One-Pot Creamy Pumpkin Pasta

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This creamy pumpkin pasta comes together all in one pot for an easy dinner. Bucatini noodles simmer until tender, then mix with a savory sauce. Simple pantry items make this a quick and flavorful autumn-inspired meal.

Pumpkin pasta in a large pot
Table of Contents
  1. Pasta selection
  2. Cooking the pasta
  3. Making a pumpkin sauce
  4. What to serve this with
  5. One-Pot Pumpkin Pasta Recipe

Pumpkin puree may seem reserved to sweet treats like pumpkin pie. But, its delicate flavor and smooth texture blend seamlessly into a savory sauce, perfect for tossing with your favorite pasta noodles. For easy dinner prep and clean-up, all the ingredients come together in one pot.

Open your pantry, and you’ll find most of the items you need. I combine dried staples like bucatini, canned pumpkin, and Italian herbs with some freshly chopped aromatics. A splash of heavy cream further thickens the consistency and allows the sauce to better cling to each forkful.

Ingredients to make a pumpkin pasta recipe

Pasta selection

To make a hearty main entree or pasta side dish, I use bucatini noodles. They are long strands similar to spaghetti, except they have a small hole down their center.

The air gap yields a thicker, chewier texture, and it catches some sauce inside. Other pasta options include linguine, rigatoni, spaghetti, or cavatappi. Gluten-free varieties work too; however, they may cook faster. Adjust the cooking time based on the type of pasta.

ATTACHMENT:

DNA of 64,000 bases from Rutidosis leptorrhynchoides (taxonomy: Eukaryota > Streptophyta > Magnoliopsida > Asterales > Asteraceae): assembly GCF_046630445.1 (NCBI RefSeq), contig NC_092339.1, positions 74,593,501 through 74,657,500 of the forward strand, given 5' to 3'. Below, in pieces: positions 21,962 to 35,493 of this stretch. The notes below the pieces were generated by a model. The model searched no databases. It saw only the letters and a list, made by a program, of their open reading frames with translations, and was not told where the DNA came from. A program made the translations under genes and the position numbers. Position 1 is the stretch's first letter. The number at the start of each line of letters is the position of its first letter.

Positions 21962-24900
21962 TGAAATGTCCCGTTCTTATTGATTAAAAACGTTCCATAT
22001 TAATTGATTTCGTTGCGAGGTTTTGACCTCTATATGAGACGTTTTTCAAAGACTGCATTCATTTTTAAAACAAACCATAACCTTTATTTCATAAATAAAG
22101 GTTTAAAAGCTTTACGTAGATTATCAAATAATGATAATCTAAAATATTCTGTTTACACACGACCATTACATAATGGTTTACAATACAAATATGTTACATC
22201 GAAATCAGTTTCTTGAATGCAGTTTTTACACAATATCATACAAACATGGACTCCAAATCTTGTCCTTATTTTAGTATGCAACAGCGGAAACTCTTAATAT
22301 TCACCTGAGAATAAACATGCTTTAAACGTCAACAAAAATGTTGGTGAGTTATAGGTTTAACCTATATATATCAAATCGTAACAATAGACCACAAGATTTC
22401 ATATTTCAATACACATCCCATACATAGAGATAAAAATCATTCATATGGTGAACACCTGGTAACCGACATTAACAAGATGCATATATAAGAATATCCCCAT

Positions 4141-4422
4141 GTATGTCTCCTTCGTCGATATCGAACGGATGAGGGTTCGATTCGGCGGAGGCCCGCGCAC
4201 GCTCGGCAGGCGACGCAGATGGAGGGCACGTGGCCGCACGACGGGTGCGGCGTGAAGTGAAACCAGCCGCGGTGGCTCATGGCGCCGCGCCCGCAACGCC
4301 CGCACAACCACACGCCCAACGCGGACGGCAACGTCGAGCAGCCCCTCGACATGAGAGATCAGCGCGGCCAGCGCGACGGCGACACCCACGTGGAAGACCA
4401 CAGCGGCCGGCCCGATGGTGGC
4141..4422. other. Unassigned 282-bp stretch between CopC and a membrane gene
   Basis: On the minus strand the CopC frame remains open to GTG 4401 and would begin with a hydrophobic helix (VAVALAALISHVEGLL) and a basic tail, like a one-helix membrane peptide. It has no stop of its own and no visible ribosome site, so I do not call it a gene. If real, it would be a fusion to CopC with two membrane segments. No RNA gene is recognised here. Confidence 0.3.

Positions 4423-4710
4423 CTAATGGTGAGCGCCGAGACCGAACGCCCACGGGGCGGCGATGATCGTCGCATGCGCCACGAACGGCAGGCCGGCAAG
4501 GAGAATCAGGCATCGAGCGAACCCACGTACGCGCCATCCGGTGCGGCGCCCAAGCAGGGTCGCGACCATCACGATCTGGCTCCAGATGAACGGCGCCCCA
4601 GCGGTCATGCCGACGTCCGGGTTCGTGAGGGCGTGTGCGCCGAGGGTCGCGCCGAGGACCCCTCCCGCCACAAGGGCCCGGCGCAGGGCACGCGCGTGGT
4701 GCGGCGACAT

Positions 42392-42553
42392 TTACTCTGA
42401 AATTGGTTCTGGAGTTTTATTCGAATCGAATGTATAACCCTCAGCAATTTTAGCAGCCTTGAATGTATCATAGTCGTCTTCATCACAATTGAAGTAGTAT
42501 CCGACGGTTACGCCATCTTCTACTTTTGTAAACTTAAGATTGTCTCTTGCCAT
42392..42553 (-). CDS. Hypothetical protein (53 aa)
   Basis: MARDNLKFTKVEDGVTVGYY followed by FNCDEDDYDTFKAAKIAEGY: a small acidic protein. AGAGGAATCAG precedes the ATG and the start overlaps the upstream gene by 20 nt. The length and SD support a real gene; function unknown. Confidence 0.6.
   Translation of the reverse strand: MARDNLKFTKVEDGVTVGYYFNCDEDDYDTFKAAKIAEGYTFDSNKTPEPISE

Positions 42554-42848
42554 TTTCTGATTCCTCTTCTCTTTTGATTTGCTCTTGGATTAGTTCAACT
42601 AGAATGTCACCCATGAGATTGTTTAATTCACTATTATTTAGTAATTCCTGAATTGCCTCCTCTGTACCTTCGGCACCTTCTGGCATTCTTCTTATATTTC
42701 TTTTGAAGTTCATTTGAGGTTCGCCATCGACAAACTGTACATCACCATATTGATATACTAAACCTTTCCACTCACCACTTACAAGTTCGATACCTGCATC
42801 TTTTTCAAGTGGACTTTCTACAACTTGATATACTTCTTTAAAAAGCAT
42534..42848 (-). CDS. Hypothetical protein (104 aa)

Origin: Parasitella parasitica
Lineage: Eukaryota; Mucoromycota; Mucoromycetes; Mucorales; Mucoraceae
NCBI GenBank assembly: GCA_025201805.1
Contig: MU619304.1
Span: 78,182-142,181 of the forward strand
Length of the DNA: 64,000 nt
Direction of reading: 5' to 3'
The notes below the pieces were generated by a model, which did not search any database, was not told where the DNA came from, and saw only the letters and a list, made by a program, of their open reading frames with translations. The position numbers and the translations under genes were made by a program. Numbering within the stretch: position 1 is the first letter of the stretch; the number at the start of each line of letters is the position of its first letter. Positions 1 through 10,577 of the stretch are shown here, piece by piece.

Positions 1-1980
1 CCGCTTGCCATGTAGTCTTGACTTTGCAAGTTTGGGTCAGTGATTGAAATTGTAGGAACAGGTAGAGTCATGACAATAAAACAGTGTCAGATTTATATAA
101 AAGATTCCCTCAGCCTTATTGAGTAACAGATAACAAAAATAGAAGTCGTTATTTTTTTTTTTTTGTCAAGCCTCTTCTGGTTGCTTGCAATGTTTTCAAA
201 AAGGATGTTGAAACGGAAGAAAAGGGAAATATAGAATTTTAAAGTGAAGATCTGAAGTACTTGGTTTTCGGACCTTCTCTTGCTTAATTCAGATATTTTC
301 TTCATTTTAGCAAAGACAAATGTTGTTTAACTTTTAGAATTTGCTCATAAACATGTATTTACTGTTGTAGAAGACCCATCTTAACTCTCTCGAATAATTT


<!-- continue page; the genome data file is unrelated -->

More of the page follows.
Cooking the pasta

Use a large pot or dutch oven, at least 4-quarts in size, that can fit long noodles if using. First, saute onions, garlic, Italian seasoning, tomato paste, salt, and pepper to build a flavorful sauce base. Then add the dried noodles, water, and vegetable broth directly to the pot. 

Boil and stir often, until the pasta absorbs most of the liquid and becomes tender. This process takes about 12 to 14 minutes. It’s a real time-saver, compared to waiting for the water to boil plus cook time.

Recipe Resources

Pumpkin puree and grated parmesan cheese in a pot with noodles

Making a pumpkin sauce

Pumpkins have several health benefits, which make each serving loaded with nutrients, especially fiber. The natural starches health to create a creamy consistency in the sauce. You can use canned products for convenience, or if you have fresh pumpkin, make homemade pumpkin puree. 

I turn the heat down to low to gently incorporate delicate heavy cream and Parmesan cheese. A little bit of grated nutmeg adds a warm, sweet flavor, which boosts the pumpkin’s neutral taste. Freshly chopped sage adds a slightly peppery, eucalyptus flavor to the hearty dish.

What to serve this with

bucatini noodles coated in a creamy pumpkin pasta sauce

Cooking pasta by absorption

Typically you cook pasta in a large pot of salted boiling water. However, if you’re willing to dedicate a little more attention to stir, you can significantly cut down the preparation time. You will need at least 4-cups of liquid for 8-ounces of pasta. It’s critical to stir often to make sure that the liquid is evenly coating the noodles. Towards the end of cooking, you’ll notice that the released starches thicken the broth and glaze the pasta. For thicker varieties, you can gradually add more water until the noodles are al dente.

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One-Pot Pumpkin Pasta